That is a very simple one - stands for Aerodrome Control Pilot. This was a rostered "duty", very much like "Duty NCO" or "Duty Officer", or "Duty Pilot", and anybody of the right rank and experience could be rostered onto this duty at any time. Generally an ACP would be a GD officer, or an NCO pilot. You can find multiple references to ACP's in various RAF publications, the one I have is the famous little book known as "The RAF Pocket Book" or AP1081, mine is the 1937 edition. The top person in the hierarchy of overseeing night flying at RAF aerodromes was known as "the Officer in charge of Night Flying" (see below). The ACP, despite the general designation, was actually only concerned with the supervision of night flying out on the aerodrome. He was not concerned with the pilots and their briefing, unless they happened to get lost or have an accident on the aerodrome.

To quote AP 1081, Chapter VI, Section 28, para. 319, (P 85):

(i) "Night flying will be carried out under the supervision of an experienced officer known as the 'Officer in charge of night flying'".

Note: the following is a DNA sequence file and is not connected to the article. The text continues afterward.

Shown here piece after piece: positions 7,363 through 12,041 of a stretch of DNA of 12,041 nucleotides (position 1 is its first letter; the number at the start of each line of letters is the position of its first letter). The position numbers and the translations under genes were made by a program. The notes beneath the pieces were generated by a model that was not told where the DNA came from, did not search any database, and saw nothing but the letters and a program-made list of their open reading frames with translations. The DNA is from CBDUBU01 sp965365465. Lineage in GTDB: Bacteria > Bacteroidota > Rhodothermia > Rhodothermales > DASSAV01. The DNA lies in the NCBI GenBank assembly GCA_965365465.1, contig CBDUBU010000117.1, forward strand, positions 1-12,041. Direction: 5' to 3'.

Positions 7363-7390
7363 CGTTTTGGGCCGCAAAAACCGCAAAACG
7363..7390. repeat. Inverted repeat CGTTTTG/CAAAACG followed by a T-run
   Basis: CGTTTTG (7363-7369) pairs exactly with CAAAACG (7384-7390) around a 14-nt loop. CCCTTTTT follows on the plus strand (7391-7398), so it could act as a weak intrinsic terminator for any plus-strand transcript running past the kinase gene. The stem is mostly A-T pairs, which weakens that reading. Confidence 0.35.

(ii) "The whole of the lighting arrangements and the control of the outgoing and incoming air traffic will be under the control of one officer, or NCO pilot experienced in night flying, known as the 'aerodrome control pilot', who will be stationed in the vicinity of the first flare or floodlight."

(iii) "the position of the officer in charge of night flying must be known to the aerodrome control pilot, and means of communication, whether by signal or by orderly (that is, a runner) must be available between them."

Of course these notes were those current in 1937, but much of the equipment was used right through the war. However at large RAF stations in UK which accommodated large bombers of Bomber Command, or Coastal Command aircraft, electric flare-paths might have been introduced at a later stage. However pre-war equipment would remain in use at many of the smaller stations, including training stations throughout the war. This equipment comprised the notorious "goose neck flare", which was like a garden watering cans with a wick sticking out of the spout, and filled with kerosene, and several would be laid out in a row as a reference point and indication of wind direction, and hence take off and landing directions, and a floodlight, often known by its manufacturer's name as the "Chance Light".

David D